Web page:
PPC Landing Page vs Service Page
The ideal SEO landing page is the balance of two complex tasks: You’re trying to get Google’s attention by highlighting your focus keywords in your titles, headers, and content while at the same time making it appear natural and readable for the end user. If you go too far in one direction, your SEO efforts will likely fail. Focus too much on cramming search terms into your page and you will likely have a high bounce rate because users will not want to read through your page. If you go too far in the other direction by only focusing on the user experience, Google may have a difficult time figuring out what your webpage is about and you won’t get enough visitors to your page in order to get the rankings boost from a low bounce rate.
SEO Landing Page Best Practices
Generally speaking, the ideal SEO page has about 300 – 600 words of content, clearly divided into readable chunks with headers containing primary, secondary or tertiary keywords with your keywords sprinkled in naturally throughout the content. If you read the page and feel that it is “spammy”, it probably is and you’ll want to rewrite it.
PPC Landing Page Best Practices
Pay Per Click Landing Pages on the other hand, are a completely different animal. The goal of a PPC landing page is to drive a user towards making the action that you desire. The length of the content doesn’t matter as much, as long as it is organized with clear calls to action, value statements, and propositions.
Think about the sales funnel. Generally speaking, an SEO landing page is designed for people who are earlier in the sales process. They are very likely still researching who, what, or why they should purchase a product or service.
Assuming you’re not a large company spending millions of dollars a year, your PPC campaign will be tightly and narrowly focused on the keywords that are indicative of someone further down the sales funnel. These people are ready to buy and ready to buy now.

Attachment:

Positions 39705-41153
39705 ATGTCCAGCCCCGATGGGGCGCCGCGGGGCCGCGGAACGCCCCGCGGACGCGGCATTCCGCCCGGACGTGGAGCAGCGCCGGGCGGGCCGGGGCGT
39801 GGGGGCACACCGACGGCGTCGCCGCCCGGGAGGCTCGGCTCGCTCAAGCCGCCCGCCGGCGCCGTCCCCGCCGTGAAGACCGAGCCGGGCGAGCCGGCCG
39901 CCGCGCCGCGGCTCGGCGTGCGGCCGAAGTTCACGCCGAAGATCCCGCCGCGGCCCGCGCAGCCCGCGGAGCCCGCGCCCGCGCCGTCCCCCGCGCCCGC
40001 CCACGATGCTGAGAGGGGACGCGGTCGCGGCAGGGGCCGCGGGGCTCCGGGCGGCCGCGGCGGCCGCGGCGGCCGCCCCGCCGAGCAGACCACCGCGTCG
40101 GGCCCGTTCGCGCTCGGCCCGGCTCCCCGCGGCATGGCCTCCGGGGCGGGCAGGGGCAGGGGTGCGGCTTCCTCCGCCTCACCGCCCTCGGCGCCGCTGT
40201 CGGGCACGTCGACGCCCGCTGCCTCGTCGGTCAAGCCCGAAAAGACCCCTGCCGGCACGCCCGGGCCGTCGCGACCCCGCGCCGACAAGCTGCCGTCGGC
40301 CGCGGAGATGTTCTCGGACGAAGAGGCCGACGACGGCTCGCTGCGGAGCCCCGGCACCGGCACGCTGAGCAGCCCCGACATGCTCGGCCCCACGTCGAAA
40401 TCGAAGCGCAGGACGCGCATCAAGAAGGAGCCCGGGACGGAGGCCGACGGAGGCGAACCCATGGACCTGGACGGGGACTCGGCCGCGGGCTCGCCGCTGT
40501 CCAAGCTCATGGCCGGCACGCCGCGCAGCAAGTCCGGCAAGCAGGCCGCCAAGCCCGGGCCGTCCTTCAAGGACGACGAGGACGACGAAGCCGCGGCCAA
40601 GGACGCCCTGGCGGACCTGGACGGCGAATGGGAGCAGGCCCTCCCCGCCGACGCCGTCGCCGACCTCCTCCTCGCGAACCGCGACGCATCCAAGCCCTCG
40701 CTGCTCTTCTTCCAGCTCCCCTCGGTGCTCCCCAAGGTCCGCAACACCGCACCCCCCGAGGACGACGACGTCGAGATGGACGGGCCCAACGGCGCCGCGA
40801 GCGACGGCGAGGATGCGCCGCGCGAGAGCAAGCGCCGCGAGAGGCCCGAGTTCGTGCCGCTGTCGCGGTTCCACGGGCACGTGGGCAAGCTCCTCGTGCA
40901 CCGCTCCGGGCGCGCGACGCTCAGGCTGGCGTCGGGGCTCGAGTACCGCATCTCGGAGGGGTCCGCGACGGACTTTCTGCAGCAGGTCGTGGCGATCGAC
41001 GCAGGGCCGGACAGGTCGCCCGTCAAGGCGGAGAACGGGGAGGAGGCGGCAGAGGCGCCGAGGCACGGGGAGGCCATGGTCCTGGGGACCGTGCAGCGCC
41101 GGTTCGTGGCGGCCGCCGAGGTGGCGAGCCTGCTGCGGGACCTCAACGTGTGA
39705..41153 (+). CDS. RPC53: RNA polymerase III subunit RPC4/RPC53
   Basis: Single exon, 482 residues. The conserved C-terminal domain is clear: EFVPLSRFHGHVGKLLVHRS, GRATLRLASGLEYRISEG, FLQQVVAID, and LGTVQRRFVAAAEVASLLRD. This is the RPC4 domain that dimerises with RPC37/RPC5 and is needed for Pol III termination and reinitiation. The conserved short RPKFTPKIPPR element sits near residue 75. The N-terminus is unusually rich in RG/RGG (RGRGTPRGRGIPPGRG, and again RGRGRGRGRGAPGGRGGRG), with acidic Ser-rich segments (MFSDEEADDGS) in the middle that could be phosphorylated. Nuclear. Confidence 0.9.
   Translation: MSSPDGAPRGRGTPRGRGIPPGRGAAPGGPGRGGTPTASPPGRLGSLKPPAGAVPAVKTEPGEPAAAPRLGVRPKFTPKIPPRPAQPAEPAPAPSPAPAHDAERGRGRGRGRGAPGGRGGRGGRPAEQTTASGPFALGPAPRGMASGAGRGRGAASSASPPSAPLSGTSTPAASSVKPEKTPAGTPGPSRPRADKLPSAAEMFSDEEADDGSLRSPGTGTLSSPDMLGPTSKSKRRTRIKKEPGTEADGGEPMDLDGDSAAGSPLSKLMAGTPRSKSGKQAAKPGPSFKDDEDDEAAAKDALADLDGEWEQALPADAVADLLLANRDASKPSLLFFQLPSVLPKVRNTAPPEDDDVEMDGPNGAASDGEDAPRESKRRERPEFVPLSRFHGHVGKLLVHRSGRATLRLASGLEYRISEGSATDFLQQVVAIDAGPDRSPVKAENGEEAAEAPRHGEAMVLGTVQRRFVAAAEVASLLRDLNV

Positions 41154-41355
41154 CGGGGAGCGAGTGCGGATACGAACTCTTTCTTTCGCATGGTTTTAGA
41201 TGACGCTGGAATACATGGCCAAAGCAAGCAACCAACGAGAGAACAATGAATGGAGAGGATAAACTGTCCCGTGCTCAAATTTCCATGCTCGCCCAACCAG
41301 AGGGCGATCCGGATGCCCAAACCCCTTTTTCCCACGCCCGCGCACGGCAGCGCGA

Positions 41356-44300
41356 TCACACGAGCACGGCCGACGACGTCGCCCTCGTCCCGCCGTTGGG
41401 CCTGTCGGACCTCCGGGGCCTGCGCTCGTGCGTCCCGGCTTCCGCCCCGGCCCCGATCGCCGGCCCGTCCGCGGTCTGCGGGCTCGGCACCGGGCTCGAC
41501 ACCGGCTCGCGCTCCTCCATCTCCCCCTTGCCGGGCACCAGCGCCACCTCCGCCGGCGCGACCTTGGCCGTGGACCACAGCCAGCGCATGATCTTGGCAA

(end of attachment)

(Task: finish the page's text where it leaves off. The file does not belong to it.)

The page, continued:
When creating a PPC campaign with landing pages, always keep these things in mind:
- Create Goals – What is the goal of your campaign? Do you want to drive sales, lead submissions, phone calls, or downloads? Once you know what we want to accomplish with your campaign, research your competitors and analyze what their messages are.
- Always build your landing pages with your target market in mind. Who are your customers? Are they wealthy middle-aged men? Are they desperate people trying to repair their home? Think about what they are seeking and how they got there.
- As much as your time and budget allows, create dedicated landing pages for each of the services you are advertising. Don’t use the same landing page for people seeking a divorce lawyer as you would for someone searching for a child custody lawyer. If you don’t have the time and budget to create landing pages for each service at once, create one per billing cycle and add them each month.
- Optimize your landing pages!
- Keep your page simple and easy to read. Don’t overload them with information, these people are already further along in the sales process. You don’t want to provide so much information that they go from “Purchase” mode to “investigate” mode again.
- Give them multiple opportunities to convert on each landing page. Place your phone number at the top and at the bottom. Even if you desire calls, have a contact form. Also include a link to your email address. Make it as easy as possible for them to find ways to contact you so they don’t have to hunt for it.
- Only ask for the information that you need the most. You do not need their life story.
- Use clear, concise calls to action and benefit statements. Always make sure that these statements line up with how the business wants to be represented. If your client is a bulldog of a family attorney, you don’t want to present him as a kind compassionate attorney.
- Always be testing the performance of each landing page. If you have the ability and the platform, you can create two versions of each landing page with slightly different styles or calls to action to see what people respond to best. Some tests might run for a week or two, others might take a few months. Make sure you have a large enough data size to truly assess the success (or failure) of each page.
Too often I’ve seen people try to use the same landing page for their PPC ads as they do for SEO landing pages and they saw poor results month after month. Even worse, some people know that their service pages are insufficient so they direct users to their home page instead.
At SEO Dogs, we find a way to stay within our clients’ PPC budget to create custom landing pages that greatly increase the chances of conversion. Because ultimately, assuming the PPC keywords and Ads are relevant, the page the user goes to is what ultimately decides if they convert or not.